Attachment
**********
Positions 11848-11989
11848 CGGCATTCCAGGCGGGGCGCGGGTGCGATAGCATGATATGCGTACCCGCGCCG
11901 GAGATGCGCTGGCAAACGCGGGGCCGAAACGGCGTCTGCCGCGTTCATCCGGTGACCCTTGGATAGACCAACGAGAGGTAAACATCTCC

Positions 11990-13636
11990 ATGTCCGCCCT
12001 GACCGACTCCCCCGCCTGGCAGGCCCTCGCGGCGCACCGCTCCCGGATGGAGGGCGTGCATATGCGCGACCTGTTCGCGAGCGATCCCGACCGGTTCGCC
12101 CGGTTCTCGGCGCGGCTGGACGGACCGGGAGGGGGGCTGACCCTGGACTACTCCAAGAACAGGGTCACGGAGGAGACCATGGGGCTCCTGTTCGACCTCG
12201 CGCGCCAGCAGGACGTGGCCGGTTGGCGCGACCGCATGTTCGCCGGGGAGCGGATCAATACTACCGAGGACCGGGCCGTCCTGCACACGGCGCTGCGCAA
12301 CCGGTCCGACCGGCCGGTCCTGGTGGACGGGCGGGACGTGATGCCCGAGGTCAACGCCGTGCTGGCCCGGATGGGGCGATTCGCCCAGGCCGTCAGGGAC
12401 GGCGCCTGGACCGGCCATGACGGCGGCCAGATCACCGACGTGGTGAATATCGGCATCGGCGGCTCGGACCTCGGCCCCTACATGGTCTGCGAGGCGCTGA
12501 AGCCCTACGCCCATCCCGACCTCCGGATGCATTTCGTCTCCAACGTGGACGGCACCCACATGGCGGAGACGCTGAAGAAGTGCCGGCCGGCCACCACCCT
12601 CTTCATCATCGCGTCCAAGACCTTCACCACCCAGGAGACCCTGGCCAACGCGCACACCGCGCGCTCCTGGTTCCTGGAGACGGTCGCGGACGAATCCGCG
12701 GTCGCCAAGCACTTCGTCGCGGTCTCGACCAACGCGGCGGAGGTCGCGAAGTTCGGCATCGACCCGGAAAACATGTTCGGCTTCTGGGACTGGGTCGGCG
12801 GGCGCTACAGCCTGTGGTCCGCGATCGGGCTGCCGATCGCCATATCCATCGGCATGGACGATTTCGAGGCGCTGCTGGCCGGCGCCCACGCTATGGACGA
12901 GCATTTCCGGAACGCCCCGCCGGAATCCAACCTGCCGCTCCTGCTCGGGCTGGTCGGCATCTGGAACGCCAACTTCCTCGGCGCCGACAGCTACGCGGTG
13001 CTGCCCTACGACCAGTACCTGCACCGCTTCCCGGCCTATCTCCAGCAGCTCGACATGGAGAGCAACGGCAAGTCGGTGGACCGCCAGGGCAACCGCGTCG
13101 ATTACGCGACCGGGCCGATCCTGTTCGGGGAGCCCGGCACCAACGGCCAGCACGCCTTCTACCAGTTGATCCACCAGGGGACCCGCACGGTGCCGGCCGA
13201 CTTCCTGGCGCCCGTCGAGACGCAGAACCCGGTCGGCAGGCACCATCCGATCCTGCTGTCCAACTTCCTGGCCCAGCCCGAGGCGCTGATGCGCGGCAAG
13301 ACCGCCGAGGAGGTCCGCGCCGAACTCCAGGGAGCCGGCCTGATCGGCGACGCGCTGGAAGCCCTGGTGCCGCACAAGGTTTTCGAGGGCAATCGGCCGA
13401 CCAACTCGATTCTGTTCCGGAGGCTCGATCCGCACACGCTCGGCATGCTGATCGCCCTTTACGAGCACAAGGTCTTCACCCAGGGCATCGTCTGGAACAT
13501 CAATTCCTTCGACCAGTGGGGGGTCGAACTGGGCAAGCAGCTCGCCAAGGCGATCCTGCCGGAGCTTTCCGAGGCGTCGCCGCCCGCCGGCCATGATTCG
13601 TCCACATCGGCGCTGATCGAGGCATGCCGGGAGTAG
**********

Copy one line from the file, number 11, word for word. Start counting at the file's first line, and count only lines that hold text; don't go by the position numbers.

12501 AGCCCTACGCCCATCCCGACCTCCGGATGCATTTCGTCTCCAACGTGGACGGCACCCACATGGCGGAGACGCTGAAGAAGTGCCGGCCGGCCACCACCCT